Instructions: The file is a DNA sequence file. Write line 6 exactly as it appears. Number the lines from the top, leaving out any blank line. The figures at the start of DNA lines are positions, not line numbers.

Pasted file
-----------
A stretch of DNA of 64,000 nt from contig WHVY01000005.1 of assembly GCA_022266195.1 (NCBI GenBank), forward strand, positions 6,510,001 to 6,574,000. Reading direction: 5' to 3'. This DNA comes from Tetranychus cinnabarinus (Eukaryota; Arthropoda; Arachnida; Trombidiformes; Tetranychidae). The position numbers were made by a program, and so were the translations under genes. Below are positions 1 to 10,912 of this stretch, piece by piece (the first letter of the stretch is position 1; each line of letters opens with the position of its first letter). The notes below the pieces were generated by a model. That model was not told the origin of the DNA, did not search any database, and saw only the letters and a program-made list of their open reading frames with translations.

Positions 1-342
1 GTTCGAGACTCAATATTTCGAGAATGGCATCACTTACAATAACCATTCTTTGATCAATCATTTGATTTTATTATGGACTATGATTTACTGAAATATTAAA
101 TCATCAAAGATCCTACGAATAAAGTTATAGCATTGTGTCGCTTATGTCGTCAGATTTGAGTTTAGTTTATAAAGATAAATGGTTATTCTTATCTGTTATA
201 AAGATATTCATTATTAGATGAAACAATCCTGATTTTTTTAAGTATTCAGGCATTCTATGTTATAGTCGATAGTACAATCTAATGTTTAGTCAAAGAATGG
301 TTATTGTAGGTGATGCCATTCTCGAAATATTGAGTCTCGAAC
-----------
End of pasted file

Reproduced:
301 TTATTGTAGGTGATGCCATTCTCGAAATATTGAGTCTCGAAC